Universal Audio UAD Spark review: UA’s best plug-ins run without hardware for the first time

Load a curated collection of UAD plug-ins on your computer without the need for hardware. But is UA’s new offering worth subscribing to?

Universal Audio Spark

Review Overview

Our rating


Our verdict

Very high-quality modelled plug-ins
Beautiful and rich sounding instruments
Pro-grade effects and processors
Reasonable subscription price

Package is currently a little light on plug-ins
Currently macOS only and runs in Rosetta on Apple Silicon
Can’t seamlessly switch from UAD-2 to UADx

For over 20 years, Universal Audio’s premium UAD plug-ins have only been available to those that have the brand’s UAD hardware – be it a PCI card, Satellite box or Apollo audio interface. Influenced in part by the recent chip shortages around the world, UA has introduced UAD Spark, finally making its plug-ins native, so that they are available to all without the need for hardware.

There is a major caveat to UAD Spark, though – it’s a subscription package, and it’s not the full UAD catalogue. With this in mind, it won’t be for everyone, but newcomers to music production and UAD will find plenty to get stuck into.

UAD software version 10 comes with a new application, UA Connect, that helps you manage and install the plug-ins. You’ll gain a license via iLok cloud and a physical iLok dongle that UA supplies, which, although not ideal, gives a lot more freedom than being attached to an interface or box.

The package currently includes 15 plug-ins and four instruments, which feels a little light considering the size of the full UAD catalogue – which currently stands at over 200 plug-ins. UA’s reasoning is that UAD Spark comprises a carefully curated collection of tools that covers most bases so that you don’t get overwhelmed with too many options. The brand adds that it’s an evolving collection that will gain exclusive new instruments and tools. We’ll have to wait and see if the expanded plug-in list comes with a higher price tag.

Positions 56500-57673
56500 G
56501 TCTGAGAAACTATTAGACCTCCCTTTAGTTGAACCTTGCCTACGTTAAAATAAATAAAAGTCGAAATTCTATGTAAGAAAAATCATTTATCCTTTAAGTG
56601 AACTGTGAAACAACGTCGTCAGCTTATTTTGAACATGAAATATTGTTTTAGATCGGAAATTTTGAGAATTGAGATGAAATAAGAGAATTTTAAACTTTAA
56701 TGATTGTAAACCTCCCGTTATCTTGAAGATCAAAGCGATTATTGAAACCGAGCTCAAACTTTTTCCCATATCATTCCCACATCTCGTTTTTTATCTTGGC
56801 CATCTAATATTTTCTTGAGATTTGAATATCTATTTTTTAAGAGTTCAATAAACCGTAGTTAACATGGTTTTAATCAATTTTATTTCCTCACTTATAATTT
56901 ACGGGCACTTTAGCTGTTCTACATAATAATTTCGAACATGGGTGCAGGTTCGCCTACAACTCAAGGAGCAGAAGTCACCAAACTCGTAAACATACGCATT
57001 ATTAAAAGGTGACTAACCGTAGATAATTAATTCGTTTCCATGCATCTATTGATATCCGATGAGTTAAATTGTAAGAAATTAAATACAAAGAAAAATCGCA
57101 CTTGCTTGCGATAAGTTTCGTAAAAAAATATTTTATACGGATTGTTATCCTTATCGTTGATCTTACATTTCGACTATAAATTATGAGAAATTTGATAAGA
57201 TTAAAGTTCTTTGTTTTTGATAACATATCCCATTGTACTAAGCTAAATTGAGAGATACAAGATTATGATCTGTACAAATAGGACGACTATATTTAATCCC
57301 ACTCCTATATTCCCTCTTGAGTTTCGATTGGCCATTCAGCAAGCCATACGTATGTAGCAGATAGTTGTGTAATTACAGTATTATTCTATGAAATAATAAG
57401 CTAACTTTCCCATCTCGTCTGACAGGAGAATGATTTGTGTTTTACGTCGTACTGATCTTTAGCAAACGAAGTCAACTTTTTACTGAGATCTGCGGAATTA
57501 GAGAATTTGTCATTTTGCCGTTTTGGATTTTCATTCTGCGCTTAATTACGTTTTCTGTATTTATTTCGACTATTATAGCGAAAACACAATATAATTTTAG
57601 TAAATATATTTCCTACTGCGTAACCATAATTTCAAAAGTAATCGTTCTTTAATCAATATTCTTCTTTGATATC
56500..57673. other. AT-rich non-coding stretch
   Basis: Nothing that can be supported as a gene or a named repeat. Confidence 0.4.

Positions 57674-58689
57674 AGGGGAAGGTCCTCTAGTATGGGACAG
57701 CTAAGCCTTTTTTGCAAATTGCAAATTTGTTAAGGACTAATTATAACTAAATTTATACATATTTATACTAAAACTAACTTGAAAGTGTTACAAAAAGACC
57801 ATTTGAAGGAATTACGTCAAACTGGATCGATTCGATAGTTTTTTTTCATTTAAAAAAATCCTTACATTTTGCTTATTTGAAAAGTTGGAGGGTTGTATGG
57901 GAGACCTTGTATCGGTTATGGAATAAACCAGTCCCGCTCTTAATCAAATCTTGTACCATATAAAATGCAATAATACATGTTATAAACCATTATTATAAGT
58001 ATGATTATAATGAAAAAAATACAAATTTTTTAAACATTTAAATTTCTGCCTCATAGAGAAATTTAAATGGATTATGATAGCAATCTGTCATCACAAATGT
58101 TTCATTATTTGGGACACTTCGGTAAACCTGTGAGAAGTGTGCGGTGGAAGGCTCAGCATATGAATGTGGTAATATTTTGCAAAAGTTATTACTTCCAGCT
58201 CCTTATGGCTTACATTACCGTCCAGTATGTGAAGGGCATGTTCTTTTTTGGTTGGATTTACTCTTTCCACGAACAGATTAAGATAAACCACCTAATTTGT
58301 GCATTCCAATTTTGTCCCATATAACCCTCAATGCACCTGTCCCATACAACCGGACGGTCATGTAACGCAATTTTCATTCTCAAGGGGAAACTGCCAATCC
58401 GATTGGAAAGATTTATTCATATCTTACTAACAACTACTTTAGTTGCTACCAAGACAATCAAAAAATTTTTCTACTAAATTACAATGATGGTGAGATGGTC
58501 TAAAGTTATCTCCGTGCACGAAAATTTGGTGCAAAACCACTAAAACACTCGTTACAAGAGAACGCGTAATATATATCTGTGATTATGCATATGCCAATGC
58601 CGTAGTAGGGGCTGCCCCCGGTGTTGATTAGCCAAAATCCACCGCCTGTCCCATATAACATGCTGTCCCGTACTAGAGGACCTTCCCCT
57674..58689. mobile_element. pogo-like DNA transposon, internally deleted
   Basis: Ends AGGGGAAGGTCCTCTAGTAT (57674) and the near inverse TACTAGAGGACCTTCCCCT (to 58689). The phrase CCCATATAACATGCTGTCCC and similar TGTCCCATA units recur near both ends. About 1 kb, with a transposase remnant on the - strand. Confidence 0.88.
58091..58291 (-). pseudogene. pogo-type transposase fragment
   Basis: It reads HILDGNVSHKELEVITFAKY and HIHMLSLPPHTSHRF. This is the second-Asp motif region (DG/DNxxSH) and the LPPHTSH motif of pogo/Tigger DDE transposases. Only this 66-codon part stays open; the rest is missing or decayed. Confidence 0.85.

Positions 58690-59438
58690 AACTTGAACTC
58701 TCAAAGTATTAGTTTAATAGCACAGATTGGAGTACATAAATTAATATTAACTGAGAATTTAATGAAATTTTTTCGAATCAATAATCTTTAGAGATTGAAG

Although the package is relatively small, the plug-ins you get are all of exceptional quality. UA has a prestigious reputation in the music tech industry and the detail in its modelling of iconic hardware units is among the best.

On the compressor front, you get the LA-2A and 1176 collections, which each include three plug-ins covering different models, and the API 2500 Bus Compressor. For tonal shaping and character, you get the Neve 1073 Preamp and EQ, the Studer A800 Tape Machine, and the highly versatile API Vision Channel Strip, which boasts EQs, filters, compression, limiting, gate, expansion and a mic pre. Then, on the time-based effects side, there’s the Lexicon 224 Digital Reverb, Pure Plate Reverb and Galaxy Tape Echo for adding rich and characterful tape delays.

While this is a solid and versatile collection, it lacks tools for modern mastering-grade EQ and harmonic enhancement. It feels like an odd omission not to include the UAD Pultec collection, which is the bread and butter for most UAD users. Plus, the Lexicon 480L would perhaps have been a better reverb choice as it includes additional creative effects. Hopefully as the collection grows, some of Spark’s fuses will be fixed.

In fact, while we were reviewing Spark, UA added a new product to its catalogue. The Hitsville EQ Collection features two plug-ins based on the custom‑built graphic equalisers that shaped the legendary Motown sound. These include a seven-band graphic EQ for quick sound shaping, and a rare disc mastering EQ with custom Motown filters and mid/side control. These can help your tracks jump out of the speakers and give them a fat, vintage hi-fi sound. It’s also a bonus to see that Spark’s plug-in list is expanding so soon after its release.

Universal Audio Spark Studer A800